RFC: Shorter Attribute Syntax Change is in voting phase

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    RFC: Shorter Attribute Syntax Change is in voting phase


    Just eyeballing the current votes, looks like `#[Attr]` will win out in the end, once the 2nd preference votes from the people who voted `@[Attr]` are taken into account.


    The discussion has been incredibly infuriating to read this entire time.



    I’ve lost some respect for Derick. [This message in particular](https://externals.io/message/111312#111415) made me rage a bit. Counting pixels? Who the hell uses a non-monospaced font for code??? What kind of argument is that?!?!? And he tries to turn the burden of proof back onto people who are complaining that the RFC — that _he_ proposed — doesn’t show enough evidence by saying (about ending delimiters) “But you haven’t said why it is better that not having it is better”. Really? The burden of proof is on you, as the person proposing the RFC. He even threw in a “[citation required]” for good measure. All this follows that debacle where he tweeted that PHP devs are amateurs if they don’t use xdebug. Ugh.

    I know rule #2 on this subreddit is “remain civil”, but it’s really hard to when such terrible argumentation happens on the internals by people who hold so much control over the future of the language.

    Shoutout to Theodore Brown for putting forward strong arguments against this revote. I think it’s a huge mistake to do a revote last minute without _very clear_ evidence of issues with `@@`. All the arguments in the RFC against it are weak.


    I couldn’t care less what the syntax is, because I’m a clueless numpty when it comes to internals. Just want to say thank you to everyone on core for all their efforts towards PHP 8.


    Not sure why `@@` precludes grouping syntax later. Just add `@@{…}` (or whatever braces) if it turns out it’s needed.


    Derick takes a lot of flak here but I’m glad he did step up.

    We all would have gone with `@@` if it had happened, but I’m glad an “having an ending delimiter” approach is being favoured (as evident by the current voting stats). TBH I frankly couldn’t care less which one though, except `<<` and `>>` feels noise due to the repetitiveness of the character, so I favour the ones using `#[]` or `@[]`. As does a substantial amount of voters 👀

    Ending delimiters, to me, give closure. I need this. My brain needs it. My vi-muscle memory needs it (`%` for those in-the-know).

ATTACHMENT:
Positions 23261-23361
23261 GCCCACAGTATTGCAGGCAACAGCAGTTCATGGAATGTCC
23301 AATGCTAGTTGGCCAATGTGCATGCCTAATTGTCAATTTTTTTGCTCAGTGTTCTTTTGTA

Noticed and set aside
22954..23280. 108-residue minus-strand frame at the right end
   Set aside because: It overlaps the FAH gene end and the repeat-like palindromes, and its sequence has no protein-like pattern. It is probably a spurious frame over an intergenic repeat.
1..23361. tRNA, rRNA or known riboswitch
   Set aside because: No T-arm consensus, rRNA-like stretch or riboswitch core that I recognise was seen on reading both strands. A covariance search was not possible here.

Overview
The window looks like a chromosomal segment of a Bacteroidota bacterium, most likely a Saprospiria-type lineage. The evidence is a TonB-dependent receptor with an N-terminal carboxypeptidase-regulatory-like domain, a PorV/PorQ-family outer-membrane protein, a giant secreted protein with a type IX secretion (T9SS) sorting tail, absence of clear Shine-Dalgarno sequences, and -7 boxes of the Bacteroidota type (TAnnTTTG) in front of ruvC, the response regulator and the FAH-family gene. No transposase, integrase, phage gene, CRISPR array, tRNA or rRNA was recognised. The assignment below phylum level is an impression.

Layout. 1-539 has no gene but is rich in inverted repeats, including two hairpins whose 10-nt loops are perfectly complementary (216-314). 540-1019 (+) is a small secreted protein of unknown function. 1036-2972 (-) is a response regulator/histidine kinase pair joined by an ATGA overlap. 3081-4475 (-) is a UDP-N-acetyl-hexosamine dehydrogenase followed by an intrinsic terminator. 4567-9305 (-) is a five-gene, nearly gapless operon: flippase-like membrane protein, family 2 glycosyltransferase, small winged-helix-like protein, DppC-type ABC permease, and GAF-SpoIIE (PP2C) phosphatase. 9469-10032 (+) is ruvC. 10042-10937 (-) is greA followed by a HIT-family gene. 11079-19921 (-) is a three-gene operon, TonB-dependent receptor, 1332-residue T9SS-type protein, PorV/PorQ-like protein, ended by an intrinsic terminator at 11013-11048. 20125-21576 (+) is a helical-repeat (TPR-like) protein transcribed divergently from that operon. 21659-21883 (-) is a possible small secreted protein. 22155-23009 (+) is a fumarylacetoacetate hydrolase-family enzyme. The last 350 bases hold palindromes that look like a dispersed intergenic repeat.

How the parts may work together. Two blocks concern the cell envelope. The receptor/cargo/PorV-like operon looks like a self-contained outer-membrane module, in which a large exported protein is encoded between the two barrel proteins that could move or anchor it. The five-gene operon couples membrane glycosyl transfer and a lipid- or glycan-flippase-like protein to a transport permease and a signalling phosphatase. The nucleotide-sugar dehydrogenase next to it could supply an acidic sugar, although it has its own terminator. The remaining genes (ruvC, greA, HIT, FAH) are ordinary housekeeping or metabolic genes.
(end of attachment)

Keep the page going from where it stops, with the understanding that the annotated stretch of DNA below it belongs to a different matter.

That’s why I couldn’t make myself work with python the last 20 years. The indentation is _not enough_ for my brain.


    The syntax doesn’t bother me at all. Personally, I like the @[] and <<>> syntaxes the most, but my opinion doesn’t really matter much – I’ll use whatever is approved and not be too whiny about it.

    But, and it’s likely this was discussed and I just missed it, but why is ReflectionClass the only way to process the attributes? That makes it seem shoehorned in, and just bolted on. Were any other methods discussed? Planned for the future?

    I’m not bitching here, I really want to understand the ‘why’. Admittedly, I don’t really follow internals all that much.


    The more I see this attribute feature the more I feel this is hideous. I fear it will be misused in so many ways.


    I was all in for @@ but after seeing the grouped examples, I think I like #[] or @[] more. So I’m all for it, anything is better than <<>>.


    RemindMe! August 23, 24:00 UTC


    ITT: Redditors have better opinions and more upboats than internals contributors so they should just cancel their discussions and go with whoever has the most updoots on Reddit.


    Quite an opportunity here for developers of IDE plugins. Once the final format is implemented you could have an editor option to allow you to select the attribute format. The code itself would still use the official format but as far as the developer goes, they could see whatever they want. They could even customize and produce their very own syntax.

    You could even go one step further and collect data on which format is the most popular. And use it to inform PHP 9.

    Everyone wins.


    The PHP community:

    *Must… shove… attributes in PHP… no matter how terrible it looks…*

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